From tales of dates with Jack Nicholson, styling the hair of Claudette Colbert,Bette Midler and Cybill Shepherd among others, Carrie's life appeared to gain momentum quickly. Champagne, drugs, and access to the entire world became her new norm.

However, it was not long before alcohol and drugs began to take their tole on her life. Upper Cut is one of the most candid accounts I have ever read of drug abuse. Excuses are not made for all that Carrie White's children suffered because of her behavior. She does not embellish or try to paint her personal life in a way which glamorizes the hard fast life she once lived, and it is admirable to read of someone who has learned to accept herself regardless of her past. She is proof that true freedom comes when you learn to accept yourself in spite of your background, disabilities, or past mistakes.
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5 of 5 people found the following review helpful By James Kerr on October 18, 2011
Format: Hardcover
You might call Carrie White's "Upper Cut" the definitive screwed-up childhood, Hollywood excesses, triumph-over-addiction, name-dropping autobiography - or at the very least, the most entertaining cautionary tale you are likely to read this year.
White, the ultimate hair-stylist to the stars (just check the book's five-page epilogue of celebrity clients), weaves a sometimes heart-breaking tale of childhood abuse and drug and alcohol addiction, into a page-turner that is almost impossible to put down. "Upper Cut" captures perfectly a moment in time (the late 60's and early 70's) when success in Hollywood was interchangeable with excess and enablers and all too easy temptations were the order of the day. White's inspiring rise to fame through a childhood that would break the spirit of most, and the voyeuristic pleasure derived from details of her fast-lane, celebrity-filled lifestyle are tempered by the book's harrowing passages of a descent into the depths of addiction hell. Although her wrong way turns can be maddening, you feel her pain and it's easy to root for White with her gumption, humor and distinctive writing voice. And in the end, readers will be greatly rewarded by White's climb back to reclaim her spot among the profession's elite.
Highly Recommended.
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4 of 4 people found the following review helpful By L. on June 9, 2013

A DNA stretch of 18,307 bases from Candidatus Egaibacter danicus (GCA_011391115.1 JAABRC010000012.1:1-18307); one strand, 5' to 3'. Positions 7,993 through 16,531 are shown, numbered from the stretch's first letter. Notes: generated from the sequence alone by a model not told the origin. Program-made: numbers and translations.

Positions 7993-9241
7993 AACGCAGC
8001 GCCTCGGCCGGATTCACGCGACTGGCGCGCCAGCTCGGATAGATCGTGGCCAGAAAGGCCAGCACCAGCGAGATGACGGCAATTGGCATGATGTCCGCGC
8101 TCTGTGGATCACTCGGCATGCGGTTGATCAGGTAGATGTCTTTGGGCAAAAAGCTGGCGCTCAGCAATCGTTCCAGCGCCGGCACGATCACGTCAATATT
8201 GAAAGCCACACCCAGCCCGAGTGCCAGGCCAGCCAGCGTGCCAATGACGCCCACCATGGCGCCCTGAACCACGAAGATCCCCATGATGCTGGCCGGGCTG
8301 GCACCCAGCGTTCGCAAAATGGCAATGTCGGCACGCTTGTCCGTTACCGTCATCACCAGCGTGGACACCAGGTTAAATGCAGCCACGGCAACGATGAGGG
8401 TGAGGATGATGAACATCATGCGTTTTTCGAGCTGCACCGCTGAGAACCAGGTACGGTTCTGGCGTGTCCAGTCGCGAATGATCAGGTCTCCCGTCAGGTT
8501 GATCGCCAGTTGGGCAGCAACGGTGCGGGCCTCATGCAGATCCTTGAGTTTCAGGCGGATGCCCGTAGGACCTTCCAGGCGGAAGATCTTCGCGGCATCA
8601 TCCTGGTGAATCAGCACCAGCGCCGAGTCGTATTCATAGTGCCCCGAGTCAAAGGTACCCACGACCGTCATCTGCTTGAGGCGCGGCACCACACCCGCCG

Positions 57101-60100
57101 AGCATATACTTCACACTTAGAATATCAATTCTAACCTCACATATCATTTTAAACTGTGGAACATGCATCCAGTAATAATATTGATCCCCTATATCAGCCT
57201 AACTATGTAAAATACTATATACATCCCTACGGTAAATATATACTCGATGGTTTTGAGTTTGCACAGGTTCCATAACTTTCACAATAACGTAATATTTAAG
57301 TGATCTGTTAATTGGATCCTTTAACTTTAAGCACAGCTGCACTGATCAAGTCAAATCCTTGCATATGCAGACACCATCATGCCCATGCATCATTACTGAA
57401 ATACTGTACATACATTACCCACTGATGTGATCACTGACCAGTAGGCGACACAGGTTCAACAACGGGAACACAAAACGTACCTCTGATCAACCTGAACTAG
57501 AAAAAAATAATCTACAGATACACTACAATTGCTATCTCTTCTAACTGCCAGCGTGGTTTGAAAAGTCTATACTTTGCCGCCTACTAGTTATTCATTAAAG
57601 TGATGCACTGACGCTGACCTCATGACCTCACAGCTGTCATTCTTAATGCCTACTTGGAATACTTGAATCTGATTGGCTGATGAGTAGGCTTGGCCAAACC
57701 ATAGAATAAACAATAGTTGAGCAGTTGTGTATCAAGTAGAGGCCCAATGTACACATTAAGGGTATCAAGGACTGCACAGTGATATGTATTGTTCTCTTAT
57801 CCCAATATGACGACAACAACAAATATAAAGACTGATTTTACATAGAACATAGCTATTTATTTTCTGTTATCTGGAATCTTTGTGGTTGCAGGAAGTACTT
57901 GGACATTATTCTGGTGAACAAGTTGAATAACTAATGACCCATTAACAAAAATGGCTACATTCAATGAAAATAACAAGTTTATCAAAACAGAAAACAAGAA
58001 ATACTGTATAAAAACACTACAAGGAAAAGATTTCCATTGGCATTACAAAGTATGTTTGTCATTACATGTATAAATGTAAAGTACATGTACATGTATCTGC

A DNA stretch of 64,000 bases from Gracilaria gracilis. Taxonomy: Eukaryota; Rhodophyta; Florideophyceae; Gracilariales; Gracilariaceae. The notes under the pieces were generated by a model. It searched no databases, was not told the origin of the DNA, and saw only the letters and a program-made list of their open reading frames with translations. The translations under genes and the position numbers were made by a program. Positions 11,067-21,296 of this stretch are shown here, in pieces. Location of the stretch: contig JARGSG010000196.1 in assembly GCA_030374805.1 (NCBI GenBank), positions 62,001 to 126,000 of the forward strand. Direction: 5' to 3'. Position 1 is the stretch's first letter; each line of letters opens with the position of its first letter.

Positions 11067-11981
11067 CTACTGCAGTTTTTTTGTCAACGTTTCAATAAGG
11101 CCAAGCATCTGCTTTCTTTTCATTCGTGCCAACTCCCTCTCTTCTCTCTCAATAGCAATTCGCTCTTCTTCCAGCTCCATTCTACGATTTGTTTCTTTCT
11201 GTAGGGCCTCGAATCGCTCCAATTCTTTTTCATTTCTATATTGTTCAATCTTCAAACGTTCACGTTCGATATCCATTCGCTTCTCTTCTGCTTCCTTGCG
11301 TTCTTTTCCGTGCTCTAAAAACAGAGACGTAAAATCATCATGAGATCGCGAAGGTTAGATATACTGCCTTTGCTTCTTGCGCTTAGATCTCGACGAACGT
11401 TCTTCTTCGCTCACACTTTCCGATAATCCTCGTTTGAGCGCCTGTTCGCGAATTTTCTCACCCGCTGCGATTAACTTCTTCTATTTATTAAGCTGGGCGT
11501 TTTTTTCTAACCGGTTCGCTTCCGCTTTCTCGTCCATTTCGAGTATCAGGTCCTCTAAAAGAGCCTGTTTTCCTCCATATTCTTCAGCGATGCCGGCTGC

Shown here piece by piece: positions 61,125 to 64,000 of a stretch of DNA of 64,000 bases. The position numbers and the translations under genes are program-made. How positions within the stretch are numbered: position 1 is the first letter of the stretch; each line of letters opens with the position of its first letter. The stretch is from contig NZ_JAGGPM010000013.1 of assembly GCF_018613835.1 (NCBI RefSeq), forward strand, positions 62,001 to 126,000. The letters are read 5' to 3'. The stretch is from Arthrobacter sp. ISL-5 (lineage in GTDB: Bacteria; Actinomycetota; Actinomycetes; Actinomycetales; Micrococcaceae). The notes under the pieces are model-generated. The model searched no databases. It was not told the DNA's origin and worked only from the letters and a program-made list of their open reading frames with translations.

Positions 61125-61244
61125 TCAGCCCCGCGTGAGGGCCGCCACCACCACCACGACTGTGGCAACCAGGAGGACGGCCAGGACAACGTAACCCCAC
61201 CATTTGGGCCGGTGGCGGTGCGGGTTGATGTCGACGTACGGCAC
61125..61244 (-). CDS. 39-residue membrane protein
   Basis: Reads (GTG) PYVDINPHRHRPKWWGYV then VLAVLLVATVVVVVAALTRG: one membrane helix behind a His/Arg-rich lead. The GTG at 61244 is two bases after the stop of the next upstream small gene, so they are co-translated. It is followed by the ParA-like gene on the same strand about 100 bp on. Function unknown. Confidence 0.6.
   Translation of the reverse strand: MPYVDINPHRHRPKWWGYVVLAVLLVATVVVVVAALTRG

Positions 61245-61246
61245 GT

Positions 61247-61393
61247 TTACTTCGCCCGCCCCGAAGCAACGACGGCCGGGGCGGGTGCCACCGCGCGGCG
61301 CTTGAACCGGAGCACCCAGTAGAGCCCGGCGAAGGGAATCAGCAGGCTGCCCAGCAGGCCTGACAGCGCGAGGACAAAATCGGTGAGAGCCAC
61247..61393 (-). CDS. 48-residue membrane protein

Format: Hardcover Verified Purchase
Fun to read, full of celebrities literally letting their hair down in Carrie's salon. Her life is a wild one, from her Pacoima Chicana days with stacked hair and built up lips to Hollywood High, sophisticated girls, and she manages to fit right in. She discovers that having your hair right makes up for a lot! The good years are the sixties when she was the star hairdresser (she cut my hair once in her salon on Brighton Way) but later years are not so good and she holds nothing back in telling her story. The book is hard to read at this point and remembering it must have been shattering. She comes out on the good side, we pray her rediscovered good life continues. She is exuberant, loyal, full of fun and fearless.
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4 of 4 people found the following review helpful By Patty Kennedy on October 2, 2011
Format: Hardcover Verified Purchase
Upper Cut: Highlights of My Hollywood Life
I just finished Upper Cut by Carrie White and the book is triumph, not just for the writer; but a victory of the human spirit.
Carrie White brought back all her old friends, complete with their mannerisms in all their wonder and poignancy. Her words carried me back through time to the places and atmosphere of those distant days. She made me laugh with her total recall of the aura and feel of that place and period.
I found myself crying over her struggles and for the thought of her sweet little kids and all the hard times they journeyed through together coming out the other side whole and perfect again. I remembered sadly from that era, those that weren't strong enough to reinvent themselves without the crutches and poisons that finally dragged them under. There are so many friends that I can only remember with regret, but now I can look to Carrie like a friend that went through fire and got a second chance at life in the same way I did. This book is a best seller; I can feel it! Onward and upward!
Upper Cut: Highlights of My Hollywood Life